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#51 csrlice12

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Posted 05 February 2013 - 10:42 AM

Cheers for that, Jim.

My concern about a case like this would be strength. Looking at it, I don't see any sort of joints (LOOKS like he's just dadoed the ends to the pieces sit flush), so I'm assuming it's held together by glue. Granted, a decent carpenter's glue would likely see the wood fail before the bond would. I'd be a bit worried about the handle, too. Carrying it from the lid like the WW cases would make me think there's a lot of stress on what could only be 1/4" screws holding on those clasps, as well as whatever's holding the handle on (looks like t-nuts in the lid)

I was thinking 1/2" as opposed to 3/8". Was actually pondering using the 3/4" as-is, but the extra weight would be a pain, and likely cause as many issues as it'd solve. (And be overkill in the process)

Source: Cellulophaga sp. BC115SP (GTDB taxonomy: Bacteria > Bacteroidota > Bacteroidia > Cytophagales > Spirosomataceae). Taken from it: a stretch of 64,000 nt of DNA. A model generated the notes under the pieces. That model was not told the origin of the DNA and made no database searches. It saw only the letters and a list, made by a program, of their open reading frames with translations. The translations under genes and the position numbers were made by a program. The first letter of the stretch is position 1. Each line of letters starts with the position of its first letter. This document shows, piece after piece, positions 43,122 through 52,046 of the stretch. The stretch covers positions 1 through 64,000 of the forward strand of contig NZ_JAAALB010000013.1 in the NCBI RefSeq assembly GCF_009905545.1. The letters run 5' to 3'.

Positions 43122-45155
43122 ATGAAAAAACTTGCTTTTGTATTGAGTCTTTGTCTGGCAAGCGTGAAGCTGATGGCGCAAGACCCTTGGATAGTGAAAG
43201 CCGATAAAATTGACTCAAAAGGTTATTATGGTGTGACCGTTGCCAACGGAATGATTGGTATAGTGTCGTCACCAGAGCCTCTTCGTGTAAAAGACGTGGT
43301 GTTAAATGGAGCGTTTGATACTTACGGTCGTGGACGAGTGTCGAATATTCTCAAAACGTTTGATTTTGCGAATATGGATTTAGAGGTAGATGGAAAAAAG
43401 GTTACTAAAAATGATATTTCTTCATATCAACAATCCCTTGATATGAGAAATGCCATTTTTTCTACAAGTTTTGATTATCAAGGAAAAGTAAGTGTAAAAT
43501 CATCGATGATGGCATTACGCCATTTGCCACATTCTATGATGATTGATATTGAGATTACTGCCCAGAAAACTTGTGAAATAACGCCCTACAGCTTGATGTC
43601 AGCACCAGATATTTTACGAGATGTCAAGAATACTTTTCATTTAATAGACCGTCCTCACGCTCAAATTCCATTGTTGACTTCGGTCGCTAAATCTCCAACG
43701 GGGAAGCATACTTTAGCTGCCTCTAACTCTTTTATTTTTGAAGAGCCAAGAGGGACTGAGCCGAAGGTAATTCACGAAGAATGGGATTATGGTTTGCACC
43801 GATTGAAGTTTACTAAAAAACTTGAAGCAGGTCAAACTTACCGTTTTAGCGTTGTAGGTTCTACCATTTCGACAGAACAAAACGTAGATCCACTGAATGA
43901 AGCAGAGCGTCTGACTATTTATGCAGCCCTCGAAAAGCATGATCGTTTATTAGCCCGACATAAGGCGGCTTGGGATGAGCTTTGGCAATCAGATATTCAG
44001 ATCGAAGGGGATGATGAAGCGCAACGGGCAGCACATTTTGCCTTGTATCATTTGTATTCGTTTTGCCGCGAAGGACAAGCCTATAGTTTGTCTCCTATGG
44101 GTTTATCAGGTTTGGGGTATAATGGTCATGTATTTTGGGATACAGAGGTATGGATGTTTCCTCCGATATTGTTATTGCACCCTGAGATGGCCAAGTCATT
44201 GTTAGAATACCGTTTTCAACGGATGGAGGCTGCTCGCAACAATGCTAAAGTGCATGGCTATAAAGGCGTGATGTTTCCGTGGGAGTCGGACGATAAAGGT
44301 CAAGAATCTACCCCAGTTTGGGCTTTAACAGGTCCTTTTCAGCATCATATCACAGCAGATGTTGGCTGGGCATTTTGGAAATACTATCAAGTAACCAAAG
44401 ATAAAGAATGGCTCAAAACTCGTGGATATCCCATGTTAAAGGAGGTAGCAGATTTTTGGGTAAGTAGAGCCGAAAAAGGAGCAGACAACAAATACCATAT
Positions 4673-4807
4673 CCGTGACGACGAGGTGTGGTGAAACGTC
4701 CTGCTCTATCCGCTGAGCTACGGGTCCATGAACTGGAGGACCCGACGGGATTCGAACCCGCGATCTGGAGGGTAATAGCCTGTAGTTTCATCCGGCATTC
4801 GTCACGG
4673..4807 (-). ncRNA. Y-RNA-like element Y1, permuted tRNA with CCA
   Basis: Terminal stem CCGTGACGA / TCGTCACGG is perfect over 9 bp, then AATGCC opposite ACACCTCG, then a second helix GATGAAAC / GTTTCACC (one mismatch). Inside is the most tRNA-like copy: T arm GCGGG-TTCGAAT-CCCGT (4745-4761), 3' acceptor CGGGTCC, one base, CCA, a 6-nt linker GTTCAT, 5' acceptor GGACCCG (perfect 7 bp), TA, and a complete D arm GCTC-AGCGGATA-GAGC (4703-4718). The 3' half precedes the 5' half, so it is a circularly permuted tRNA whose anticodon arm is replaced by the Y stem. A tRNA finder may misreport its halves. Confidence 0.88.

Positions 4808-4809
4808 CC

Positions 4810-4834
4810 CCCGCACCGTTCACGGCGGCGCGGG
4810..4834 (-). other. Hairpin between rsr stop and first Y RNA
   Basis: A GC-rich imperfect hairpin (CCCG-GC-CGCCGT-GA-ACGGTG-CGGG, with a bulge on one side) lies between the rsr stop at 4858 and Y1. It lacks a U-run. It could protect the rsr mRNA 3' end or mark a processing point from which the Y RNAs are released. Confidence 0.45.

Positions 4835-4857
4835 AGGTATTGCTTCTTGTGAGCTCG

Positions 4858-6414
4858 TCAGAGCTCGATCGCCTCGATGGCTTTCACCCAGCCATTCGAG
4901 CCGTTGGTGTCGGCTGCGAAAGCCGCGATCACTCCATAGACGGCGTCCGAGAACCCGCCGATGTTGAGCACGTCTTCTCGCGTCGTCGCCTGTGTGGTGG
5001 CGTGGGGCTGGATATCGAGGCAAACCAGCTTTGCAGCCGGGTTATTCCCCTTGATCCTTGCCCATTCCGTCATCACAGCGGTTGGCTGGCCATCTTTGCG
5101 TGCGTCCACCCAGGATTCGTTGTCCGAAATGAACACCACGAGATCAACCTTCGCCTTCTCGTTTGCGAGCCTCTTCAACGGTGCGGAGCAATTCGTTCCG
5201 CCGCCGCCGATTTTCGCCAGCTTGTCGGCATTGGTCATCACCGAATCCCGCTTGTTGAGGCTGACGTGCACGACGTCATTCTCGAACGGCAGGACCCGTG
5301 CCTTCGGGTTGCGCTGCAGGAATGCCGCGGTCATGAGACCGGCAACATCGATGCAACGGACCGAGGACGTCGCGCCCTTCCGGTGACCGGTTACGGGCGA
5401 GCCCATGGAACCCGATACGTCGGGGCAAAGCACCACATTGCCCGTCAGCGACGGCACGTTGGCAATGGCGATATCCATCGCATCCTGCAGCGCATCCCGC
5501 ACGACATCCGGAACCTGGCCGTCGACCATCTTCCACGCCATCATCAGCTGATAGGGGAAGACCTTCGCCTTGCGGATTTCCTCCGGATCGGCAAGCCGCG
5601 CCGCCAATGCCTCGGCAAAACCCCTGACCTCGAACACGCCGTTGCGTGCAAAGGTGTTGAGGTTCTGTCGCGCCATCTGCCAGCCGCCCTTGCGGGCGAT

My concern isn't the about the strength of the box. I'm concerned that it looks so beautiful that I would want to put the entire thing in a pelican case to keep it looking that way.


:waytogo:

#52 mark8888

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Posted 05 February 2013 - 12:06 PM

That red LED light is slick!


Wow, yeah, it totally is.

I want it. :p



#53 Mark Peterman

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Posted 05 February 2013 - 04:10 PM

I really like my Wood Wonders EP case. Very well built and no worries about anything falling apart.

I think the hardware could be nicer on such a nice box but that's the only improvement I can see.

#54 Doug D.

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Posted 05 February 2013 - 05:52 PM